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White House officials say no decision has been made to rescind state's stimulus payment

The Obama administration has taken no action regarding $6.8 billion in funds. The issue centers on the legality of a wage cut for home healthcare workers who belong to a politically powerful union.

May 12, 2009|Peter Nicholas and Evan Halper

WASHINGTON AND SACRAMENTO — The Obama administration said Monday that it has made no decision about whether to rescind $6.8 billion in stimulus money allotted to California in a dispute over the legality of a wage cut for home healthcare workers who belong to a politically powerful union.

The announcement is at odds with what state officials said they had explicitly been told. Gov. Arnold Schwarzenegger's administration said they were notified by senior Obama staff on May 3 that California's plan to cut wages for unionized home healthcare workers violated the law that authorized the stimulus package.

"No final determination has been made. We are continuing to work closely with the state of California, and a legal review of the requirements of the Recovery Act [the stimulus law] with respect to this issue is ongoing," said Nick Papas, a spokesman for the U.S. Department of Health and Human Services.

The governor's office said Monday that messages coming from the Obama administration have been inconsistent. On April 30, officials in the governor's office got a letter from the Obama administration notifying them that the wage cut violated the stimulus law, and spelling out the legal reasoning.

An Obama administration official said Monday the letter was sent out "inadvertently."

Kim Belshe, California Secretary of Health and Human Services, said Monday: "We are encouraged the decision isn't final. . . . We have received mixed signals from Washington. This process has been quite unusual."

The Obama administration's stance has sparked concerns about the influence of the Service Employees International Union. The wages at issue are paid to unionized workers who look after about 440,000 disabled and elderly Californians.

The workers contribute millions of dollars in dues each month to SEIU and the United Domestic Workers.

In an effort to save money and balance the state budget, Schwarzenegger and the Legislature planned to cut the state's contribution to employee wages, effective July 1, from a maximum of $12.10 an hour to a maximum of $10.10, saving the state $74 million.

SEIU opposed the cuts and asked the Obama administration to look into whether they ran afoul of stimulus package provisions.

A phone call between the Obama and Schwarzenegger administrations took place April 15. California officials said they were troubled that the Obama administration invited SEIU officials to participate.

No one from the Obama administration would speak for the record about SEIU's participation in the conference call. But one Obama official, speaking on condition of anonymity, said SEIU was allowed on the call in hopes of creating a dialogue "and in the interest of time and efficiency."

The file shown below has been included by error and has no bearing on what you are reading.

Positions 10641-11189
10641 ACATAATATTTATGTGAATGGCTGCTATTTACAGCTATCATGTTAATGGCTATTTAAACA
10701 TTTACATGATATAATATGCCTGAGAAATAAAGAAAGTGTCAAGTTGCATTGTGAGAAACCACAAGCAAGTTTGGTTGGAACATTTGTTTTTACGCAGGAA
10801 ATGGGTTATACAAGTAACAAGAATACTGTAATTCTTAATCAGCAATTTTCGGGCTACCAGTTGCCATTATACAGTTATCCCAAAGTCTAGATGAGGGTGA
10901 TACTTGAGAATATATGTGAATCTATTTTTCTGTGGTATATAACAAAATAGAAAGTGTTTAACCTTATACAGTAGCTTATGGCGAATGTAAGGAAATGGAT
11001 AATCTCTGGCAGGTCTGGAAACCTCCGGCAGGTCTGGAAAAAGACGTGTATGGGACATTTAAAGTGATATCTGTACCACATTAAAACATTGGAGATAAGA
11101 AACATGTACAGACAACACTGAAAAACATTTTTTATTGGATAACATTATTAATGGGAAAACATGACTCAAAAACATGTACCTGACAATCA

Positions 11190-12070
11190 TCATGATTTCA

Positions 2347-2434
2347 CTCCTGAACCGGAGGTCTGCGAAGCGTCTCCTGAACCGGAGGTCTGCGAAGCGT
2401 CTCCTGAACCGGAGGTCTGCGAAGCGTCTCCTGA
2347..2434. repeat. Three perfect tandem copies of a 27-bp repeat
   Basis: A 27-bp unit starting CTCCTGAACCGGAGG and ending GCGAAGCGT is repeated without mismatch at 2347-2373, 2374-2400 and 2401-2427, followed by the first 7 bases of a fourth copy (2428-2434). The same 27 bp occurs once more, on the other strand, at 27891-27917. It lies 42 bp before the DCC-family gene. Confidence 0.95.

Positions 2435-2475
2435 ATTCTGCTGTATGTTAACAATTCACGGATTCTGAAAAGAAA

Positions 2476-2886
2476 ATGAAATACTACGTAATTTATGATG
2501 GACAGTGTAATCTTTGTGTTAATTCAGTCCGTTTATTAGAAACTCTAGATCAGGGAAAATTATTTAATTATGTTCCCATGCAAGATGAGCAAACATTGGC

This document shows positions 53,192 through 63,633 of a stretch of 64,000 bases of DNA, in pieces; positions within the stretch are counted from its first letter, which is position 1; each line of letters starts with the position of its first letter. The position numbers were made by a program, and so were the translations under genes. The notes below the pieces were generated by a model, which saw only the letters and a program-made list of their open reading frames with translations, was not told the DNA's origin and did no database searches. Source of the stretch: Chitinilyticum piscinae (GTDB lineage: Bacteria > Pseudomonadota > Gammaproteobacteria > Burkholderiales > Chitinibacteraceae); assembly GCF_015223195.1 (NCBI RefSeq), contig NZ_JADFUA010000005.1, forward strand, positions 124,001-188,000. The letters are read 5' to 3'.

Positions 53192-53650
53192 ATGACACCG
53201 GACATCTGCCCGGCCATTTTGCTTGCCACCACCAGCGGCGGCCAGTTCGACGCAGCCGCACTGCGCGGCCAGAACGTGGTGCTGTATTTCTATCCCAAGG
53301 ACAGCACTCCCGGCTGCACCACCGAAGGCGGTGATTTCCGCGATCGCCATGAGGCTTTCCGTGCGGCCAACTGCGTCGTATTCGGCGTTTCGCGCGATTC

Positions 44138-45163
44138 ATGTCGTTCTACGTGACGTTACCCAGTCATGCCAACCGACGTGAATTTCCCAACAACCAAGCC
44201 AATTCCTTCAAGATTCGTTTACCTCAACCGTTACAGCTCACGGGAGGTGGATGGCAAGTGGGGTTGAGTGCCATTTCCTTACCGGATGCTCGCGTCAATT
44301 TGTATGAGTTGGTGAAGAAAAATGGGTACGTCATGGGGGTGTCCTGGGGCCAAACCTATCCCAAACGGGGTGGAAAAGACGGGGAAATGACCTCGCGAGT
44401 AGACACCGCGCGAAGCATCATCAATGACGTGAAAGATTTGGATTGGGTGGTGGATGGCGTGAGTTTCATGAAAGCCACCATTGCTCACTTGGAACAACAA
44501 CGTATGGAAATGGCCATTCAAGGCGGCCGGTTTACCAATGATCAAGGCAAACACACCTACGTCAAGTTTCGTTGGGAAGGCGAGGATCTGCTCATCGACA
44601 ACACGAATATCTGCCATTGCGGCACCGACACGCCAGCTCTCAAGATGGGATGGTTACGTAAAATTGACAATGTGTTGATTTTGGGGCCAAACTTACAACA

"It was thought that it would be smart to put the parties together so they can discuss these issues and hear responses," the Obama official said. "None of the parties objected to the arrangement when the call took place."

An SEIU spokeswoman, Michelle Ringuette, has called suggestions that the union's involvement was inappropriate "absurd."

SEIU has myriad political ties to the Obama administration.

The union was among President Barack Obama's largest campaign donors, contributing $33 million. The White House political director, Patrick Gaspard, is a former executive vice president of SEIU 1199, and federal lobbying reports show that Gaspard acted as a lobbyist for SEIU 1199 last year on children's health issues.

SEIU's California State Council is actively opposing a May 19 state ballot measure, with help from a consulting firm founded by one of Obama's most trusted advisors. The "No on 1A" campaign paid AKPD Message and Media $230,000 last month for Internet advertising, California campaign finance records show. David Axelrod, an architect of Obama's 2008 victory and now a senior advisor in the White House, founded AKPD.

Axelrod said in January he was selling his stake in the firm. His son Michael is an associate with the firm. Obama's campaign manager, David Plouffe, is now a senior advisor to AKPD. Neither Plouffe nor Michael Axelrod is involved in the California ballot measure, according to John Del Cecato, a partner in the firm.

AKPD's website features pictures of David Axelrod and Plouffe, along with Obama.

Two "No on 1A" officials who signed the committee's campaign finance statements are also on the staff of the SEIU California State Council. "No on 1A" describes itself as "a coalition of teachers, faculty, nurses, healthcare providers, seniors and public employees."

Mike Roth, a spokesman for "No on 1A," dismissed any suggestion that the firm was chosen for its White House ties.

"The notion that there's some connection there with the No on 1A campaign is absurd," Roth said.

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peter.nicholas@latimes.com

evan.halper@latimes.com

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